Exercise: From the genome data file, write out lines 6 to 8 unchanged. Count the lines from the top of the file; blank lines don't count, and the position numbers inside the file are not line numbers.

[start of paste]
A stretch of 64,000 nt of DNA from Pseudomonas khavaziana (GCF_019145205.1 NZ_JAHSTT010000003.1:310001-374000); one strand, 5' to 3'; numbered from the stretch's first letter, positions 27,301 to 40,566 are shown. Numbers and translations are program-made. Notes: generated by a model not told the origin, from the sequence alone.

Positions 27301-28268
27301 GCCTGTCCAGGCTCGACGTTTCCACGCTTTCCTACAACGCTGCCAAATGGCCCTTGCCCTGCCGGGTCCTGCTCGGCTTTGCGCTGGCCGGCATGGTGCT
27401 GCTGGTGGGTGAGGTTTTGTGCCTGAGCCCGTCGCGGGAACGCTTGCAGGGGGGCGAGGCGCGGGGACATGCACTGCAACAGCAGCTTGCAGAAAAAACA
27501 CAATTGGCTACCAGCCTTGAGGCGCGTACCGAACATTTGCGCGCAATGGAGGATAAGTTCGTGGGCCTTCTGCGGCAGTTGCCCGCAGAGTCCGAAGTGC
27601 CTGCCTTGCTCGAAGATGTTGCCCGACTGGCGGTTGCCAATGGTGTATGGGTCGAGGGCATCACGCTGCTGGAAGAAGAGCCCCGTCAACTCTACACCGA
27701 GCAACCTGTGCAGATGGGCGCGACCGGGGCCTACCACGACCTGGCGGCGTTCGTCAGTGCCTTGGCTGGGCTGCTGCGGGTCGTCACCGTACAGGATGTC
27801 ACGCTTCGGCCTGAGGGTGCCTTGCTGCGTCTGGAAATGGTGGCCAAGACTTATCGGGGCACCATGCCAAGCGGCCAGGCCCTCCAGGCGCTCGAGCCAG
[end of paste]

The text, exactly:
27601 CTGCCTTGCTCGAAGATGTTGCCCGACTGGCGGTTGCCAATGGTGTATGGGTCGAGGGCATCACGCTGCTGGAAGAAGAGCCCCGTCAACTCTACACCGA
27701 GCAACCTGTGCAGATGGGCGCGACCGGGGCCTACCACGACCTGGCGGCGTTCGTCAGTGCCTTGGCTGGGCTGCTGCGGGTCGTCACCGTACAGGATGTC
27801 ACGCTTCGGCCTGAGGGTGCCTTGCTGCGTCTGGAAATGGTGGCCAAGACTTATCGGGGCACCATGCCAAGCGGCCAGGCCCTCCAGGCGCTCGAGCCAG